Sunday Lowdown #57

Interesting Notes from Class:

We’re on week #6 of the Organization and Management of Collections course, and we’re getting started on thinking about collection development policies. Some libraries don’t have one. Others have a short document. Larger libraries, like the San Francisco Public Library, have a policy 54 pages long. A collection development policy communicates to stakeholders — the employees, patrons, government funding the library, etc. — and should discuss obtaining and weeding materials, intellectual freedom, and that particular library’s goals, among other things.

  • To buy an e-book or print book?: it turns out it depends on why the person is reading. In-depth reading, that cover-to-cover sort of reading, means people prefer print books. However, the searchable, easy-to-skim reference work is preferred in e-book format. Reference works tend to be large and take up limited space, and when it’s in print format libraries often mark the book as in-library use only. E-books change that. — Peggy Johnson, Fundamentals of Collection Development and Management, 4th ed. pp. 93-94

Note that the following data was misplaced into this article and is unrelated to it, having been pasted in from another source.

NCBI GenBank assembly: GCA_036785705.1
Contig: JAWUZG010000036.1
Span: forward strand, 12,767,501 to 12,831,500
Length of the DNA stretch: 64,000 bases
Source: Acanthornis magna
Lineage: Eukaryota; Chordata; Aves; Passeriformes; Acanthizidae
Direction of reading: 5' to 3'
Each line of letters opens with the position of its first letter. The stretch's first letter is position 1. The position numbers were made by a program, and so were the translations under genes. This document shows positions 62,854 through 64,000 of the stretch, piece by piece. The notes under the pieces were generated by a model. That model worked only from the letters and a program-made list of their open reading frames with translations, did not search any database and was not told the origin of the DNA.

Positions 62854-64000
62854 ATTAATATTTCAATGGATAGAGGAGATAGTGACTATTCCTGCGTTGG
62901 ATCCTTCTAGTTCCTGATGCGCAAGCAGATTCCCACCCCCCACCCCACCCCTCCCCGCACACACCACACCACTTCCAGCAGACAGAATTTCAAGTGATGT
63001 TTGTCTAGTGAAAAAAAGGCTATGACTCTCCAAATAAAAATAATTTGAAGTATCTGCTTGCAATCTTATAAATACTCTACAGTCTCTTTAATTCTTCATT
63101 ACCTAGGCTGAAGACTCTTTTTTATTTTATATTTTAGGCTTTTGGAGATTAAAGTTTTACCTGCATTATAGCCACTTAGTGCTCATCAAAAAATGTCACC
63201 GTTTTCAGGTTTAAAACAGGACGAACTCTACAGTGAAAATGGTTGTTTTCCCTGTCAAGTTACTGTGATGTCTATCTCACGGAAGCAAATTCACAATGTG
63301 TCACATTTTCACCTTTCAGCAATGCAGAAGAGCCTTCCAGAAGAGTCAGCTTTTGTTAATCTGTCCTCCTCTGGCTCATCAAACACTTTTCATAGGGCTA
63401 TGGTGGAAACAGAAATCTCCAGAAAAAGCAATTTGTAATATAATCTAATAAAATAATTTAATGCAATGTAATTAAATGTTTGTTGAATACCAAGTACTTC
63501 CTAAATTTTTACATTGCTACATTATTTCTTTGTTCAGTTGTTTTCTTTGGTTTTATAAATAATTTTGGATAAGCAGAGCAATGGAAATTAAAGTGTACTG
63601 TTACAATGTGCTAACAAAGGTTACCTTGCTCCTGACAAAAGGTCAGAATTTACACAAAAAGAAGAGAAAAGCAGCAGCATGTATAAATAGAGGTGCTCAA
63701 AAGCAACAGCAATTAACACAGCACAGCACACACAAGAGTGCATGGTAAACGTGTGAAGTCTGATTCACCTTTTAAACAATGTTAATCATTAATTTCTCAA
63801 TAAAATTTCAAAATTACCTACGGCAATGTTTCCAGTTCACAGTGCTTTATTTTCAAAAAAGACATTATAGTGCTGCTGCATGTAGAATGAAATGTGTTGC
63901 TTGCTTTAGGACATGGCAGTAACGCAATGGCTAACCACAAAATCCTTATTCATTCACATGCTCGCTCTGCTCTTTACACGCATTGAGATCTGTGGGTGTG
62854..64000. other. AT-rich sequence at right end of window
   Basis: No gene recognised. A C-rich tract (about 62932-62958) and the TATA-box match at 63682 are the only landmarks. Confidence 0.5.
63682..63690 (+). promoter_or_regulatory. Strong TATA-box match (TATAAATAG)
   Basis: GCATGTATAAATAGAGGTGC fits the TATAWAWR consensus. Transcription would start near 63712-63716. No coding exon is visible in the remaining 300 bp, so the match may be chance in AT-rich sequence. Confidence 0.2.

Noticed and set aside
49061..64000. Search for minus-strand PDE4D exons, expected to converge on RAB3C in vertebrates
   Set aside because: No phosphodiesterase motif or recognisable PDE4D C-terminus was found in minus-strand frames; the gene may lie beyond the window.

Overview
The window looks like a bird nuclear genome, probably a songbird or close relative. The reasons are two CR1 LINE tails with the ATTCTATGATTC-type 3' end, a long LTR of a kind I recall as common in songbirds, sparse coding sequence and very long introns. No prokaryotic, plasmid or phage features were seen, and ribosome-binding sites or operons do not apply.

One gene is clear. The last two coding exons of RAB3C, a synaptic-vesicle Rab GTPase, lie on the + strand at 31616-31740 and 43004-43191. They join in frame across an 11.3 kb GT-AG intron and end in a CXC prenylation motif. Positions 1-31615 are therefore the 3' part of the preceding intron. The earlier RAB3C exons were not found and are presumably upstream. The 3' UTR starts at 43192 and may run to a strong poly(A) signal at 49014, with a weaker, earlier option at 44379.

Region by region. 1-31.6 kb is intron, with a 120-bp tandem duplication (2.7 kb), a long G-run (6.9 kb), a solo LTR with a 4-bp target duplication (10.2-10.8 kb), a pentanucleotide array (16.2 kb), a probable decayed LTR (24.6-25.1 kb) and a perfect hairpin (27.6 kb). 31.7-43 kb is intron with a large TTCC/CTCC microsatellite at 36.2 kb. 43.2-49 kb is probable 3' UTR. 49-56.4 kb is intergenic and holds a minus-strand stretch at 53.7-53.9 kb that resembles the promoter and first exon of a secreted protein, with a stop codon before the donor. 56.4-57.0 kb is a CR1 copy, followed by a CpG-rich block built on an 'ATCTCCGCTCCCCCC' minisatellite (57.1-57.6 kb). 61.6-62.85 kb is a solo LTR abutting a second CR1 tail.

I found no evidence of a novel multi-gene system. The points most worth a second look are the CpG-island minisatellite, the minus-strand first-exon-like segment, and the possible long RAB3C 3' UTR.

• “Not only are public libraries not to be held responsible for deciding what minors may and may not read, the Library Bill of Rights states in no uncertain terms that minors have the same rights as adults in libraries, meaning that any attempt to assume parental responsibility is not only unprofessional but goes against the professional guidelines of librarianship.” — Jennifer Downey, Public Library Collections in the Balance, 2017, p. 21
  • Some groups that sound positive are actively fighting to censor library collections. Active groups include the American Family Association, Family Friendly Libraries, and Focus on the Family — Downey, p. 28
  • Oftentimes, librarians self-censor by refusing to buy romance or urban fiction due to the perception that such novels have no value, despite the tendency for these genres to be gateways books. pp. 32-33

This Week’s Blog Posts:

Lots of people were excited to read The Turn of the Key by Ruth Ware review. It sounds like lots of folks have similar feelings about Ware being a must-read author whose work always lets us down just a smidge. Will you try her fiction in audiobook form in the future and see how it changes your feelings about this mystery/thriller writer’s work?